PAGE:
By Jeff White (

TOWSON, Md. — The rest of the college lacrosse world might celebrate the occasion, but the end of the Connor Shellenberger Era will be a sad day for the University of Virginia men’s program.

Shellenberger, who grew up in Charlottesville, arrived on Grounds as a heralded recruit, and he’ll leave as one of the greatest players in the history of a storied program. No. 1 added to his legend Sunday at Towson University’s Johnny Unitas Stadium, where his unassisted goal with 1:40 left in the second overtime lifted UVA to an 11-10 win over Johns Hopkins.

The right-handed Shellenberger’s left-handed shot gave the Cavaliers their first and only lead in this NCAA quarterfinal.

“He continues to earn that moniker Mr. May, doesn’t he?” Virginia head coach Lars Tiffany said.

McCabe Millon might pick up a similar nickname before he’s done at UVA. In his second NCAA tournament game, the freshman from the Baltimore area totaled a team-high six points Sunday, on three goals and three assists.

“Wow, he did step up,” Tiffany said.

Such performances on this stage have become the trademark of Shellenberger, a St. Anne’s-Belfield School graduate who holds UVA’s career records for assists and points. He had two goals and five assists May 11 in a first-round win over Saint Joseph’s, and the All-America attackman contributed three goals and an assist Sunday to help the Wahoos advance to championship weekend for the third time in his illustrious career.

In 2021, Shellenberger was named the tournament’s Most Outstanding Player after leading UVA to the program’s seventh NCAA title.

“Isn’t it amazing what he’s done?” Tiffany said. “He sashayed into the lacrosse world as a redshirt first-year in 2021 and blew us all away what he did in those four games.”

If Shellenberger has his way, he’ll leave UVA with another championship ring. At 2:30 p.m. Saturday, sixth-seeded Virginia (12-5) meets No. 7 seed Maryland (10-5) in the second NCAA semifinal at Lincoln Financial Field in Philadelphia. No. 5 seed Denver faces top-seeded Notre Dame, the reigning NCAA champion, in the noon game Saturday.

For much of the game Sunday, it appeared Hopkins (11-5) would end Shellenberger’s college career Sunday. The third-seeded Blue Jays led 10-7 after three quarters, and Virginia’s high-powered offense was sputtering. But the Hoos never lost faith, even after failing to convert several opportunities to break a 7-7 tie in the third quarter.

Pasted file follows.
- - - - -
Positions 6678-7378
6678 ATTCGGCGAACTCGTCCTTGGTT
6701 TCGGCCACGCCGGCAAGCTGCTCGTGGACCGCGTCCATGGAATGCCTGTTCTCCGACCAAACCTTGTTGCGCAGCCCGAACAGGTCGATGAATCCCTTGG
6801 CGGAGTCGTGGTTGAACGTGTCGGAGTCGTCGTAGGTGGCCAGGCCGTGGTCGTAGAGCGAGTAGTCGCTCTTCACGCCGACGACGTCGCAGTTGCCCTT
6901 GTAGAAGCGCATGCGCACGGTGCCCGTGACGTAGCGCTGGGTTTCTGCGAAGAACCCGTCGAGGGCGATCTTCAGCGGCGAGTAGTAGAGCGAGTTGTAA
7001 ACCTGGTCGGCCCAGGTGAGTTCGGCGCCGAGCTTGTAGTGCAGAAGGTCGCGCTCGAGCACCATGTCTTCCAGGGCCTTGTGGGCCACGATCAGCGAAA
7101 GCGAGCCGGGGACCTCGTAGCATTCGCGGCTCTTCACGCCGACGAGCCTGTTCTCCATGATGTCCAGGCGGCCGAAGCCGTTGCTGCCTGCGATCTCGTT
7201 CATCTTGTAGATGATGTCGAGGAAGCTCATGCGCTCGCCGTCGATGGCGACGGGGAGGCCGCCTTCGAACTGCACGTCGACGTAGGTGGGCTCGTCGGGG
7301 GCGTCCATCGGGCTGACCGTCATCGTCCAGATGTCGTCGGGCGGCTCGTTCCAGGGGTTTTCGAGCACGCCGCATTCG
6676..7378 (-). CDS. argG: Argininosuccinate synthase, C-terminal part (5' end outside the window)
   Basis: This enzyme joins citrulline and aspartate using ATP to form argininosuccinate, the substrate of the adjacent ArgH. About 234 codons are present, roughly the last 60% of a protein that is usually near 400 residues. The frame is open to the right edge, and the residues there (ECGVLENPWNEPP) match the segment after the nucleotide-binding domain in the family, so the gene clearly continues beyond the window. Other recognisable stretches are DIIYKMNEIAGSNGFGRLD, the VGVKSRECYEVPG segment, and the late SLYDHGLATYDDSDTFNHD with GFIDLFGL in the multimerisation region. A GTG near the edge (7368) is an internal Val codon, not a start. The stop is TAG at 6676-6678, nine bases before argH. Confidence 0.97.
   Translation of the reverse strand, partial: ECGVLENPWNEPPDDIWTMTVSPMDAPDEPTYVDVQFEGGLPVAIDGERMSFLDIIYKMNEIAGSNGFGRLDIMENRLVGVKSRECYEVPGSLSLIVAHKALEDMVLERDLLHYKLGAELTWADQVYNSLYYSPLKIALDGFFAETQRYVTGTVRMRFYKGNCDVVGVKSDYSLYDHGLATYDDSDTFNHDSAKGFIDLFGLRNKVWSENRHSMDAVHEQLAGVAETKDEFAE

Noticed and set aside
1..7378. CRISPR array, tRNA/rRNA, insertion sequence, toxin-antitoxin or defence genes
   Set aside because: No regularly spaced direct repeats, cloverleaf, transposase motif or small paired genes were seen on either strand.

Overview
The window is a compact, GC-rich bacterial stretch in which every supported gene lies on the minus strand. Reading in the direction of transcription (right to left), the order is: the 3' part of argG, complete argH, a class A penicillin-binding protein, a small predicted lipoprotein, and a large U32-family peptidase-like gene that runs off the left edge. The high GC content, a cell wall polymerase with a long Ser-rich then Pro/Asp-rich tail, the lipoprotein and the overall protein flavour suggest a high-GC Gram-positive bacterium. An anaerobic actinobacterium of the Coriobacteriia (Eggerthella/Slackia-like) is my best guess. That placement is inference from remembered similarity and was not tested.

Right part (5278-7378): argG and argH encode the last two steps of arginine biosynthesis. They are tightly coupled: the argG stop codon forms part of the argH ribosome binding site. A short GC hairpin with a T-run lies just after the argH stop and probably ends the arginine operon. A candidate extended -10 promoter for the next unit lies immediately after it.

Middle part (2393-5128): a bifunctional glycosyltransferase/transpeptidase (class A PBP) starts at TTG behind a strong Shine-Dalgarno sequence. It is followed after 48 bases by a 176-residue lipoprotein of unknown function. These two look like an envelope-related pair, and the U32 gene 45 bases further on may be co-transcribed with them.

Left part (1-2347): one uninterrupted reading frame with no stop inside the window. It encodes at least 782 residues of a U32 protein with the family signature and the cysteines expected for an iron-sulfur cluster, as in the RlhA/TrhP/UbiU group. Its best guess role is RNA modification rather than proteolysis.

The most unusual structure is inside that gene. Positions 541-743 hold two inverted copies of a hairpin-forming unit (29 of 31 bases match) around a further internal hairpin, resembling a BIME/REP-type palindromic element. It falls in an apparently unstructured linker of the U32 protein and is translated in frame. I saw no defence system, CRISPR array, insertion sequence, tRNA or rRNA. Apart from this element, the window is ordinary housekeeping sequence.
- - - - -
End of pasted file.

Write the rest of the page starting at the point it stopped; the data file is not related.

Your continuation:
“There was something about our sideline today,” Shellenberger said. “I know the guys in the field had that belief, but you could just feel the energy from our sideline. I was feeding off it, and I’m sure the other guys in the field were feeding off it. It was just this do-or-die mindset, and we’re not leaving here with a loss.”

He smiled. “Whether that was true or not was a whole ‘nother thing, but you could feel that belief, and that’s all that mattered.”

McCabe Millon (9)

On a day when attackman Payton Cormier, the Division I record-holder for career goals, missed his first nine shots and scored only one goal, defense saved the Cavaliers. Virginia held Hopkins scoreless for the final 22 minutes and 57 seconds.

“It’s usually other way around here,” Tiffany said. “Usually the offense bails out the defense.”

Kyle Morris, who replaced starter Matthew Nunes in goal after Hopkins went up 4-0 in the first quarter, finished with eight saves. Long-stick midfielder Ben Wayer scooped up 10 ground balls, and close defenseman John Schroter collected six. Short-stick defensive midfielder Chase Yager forced three turnovers, including one in each of the overtime periods.

“They just kept giving us opportunities,” Shellenberger said of the Cavalier defenders.

At the other end of the field, Millon helped Virginia stay connected. He fed Jack Boyden for the Hoos’ first goal, and Millon finished the first half with two goals and two assists. He recorded his third assist early in the fourth quarter, on a Boyden goal that made it 10-8, and Millon’s goal with 2:59 left tied the game at 10-10.

Tiffany said he looked at offensive coordinator Kevin Cassese “a couple of times like, ‘Is [Millon] trying to take over too much?’ And Kevin’s like, ‘We need him. We’re not scoring a lot of goals right now. Payton’s not having his normal day and [midfielder Griffin] Schutz isn’t having his normal day, so he needs to.’ … And he rose to the moment, didn’t he?”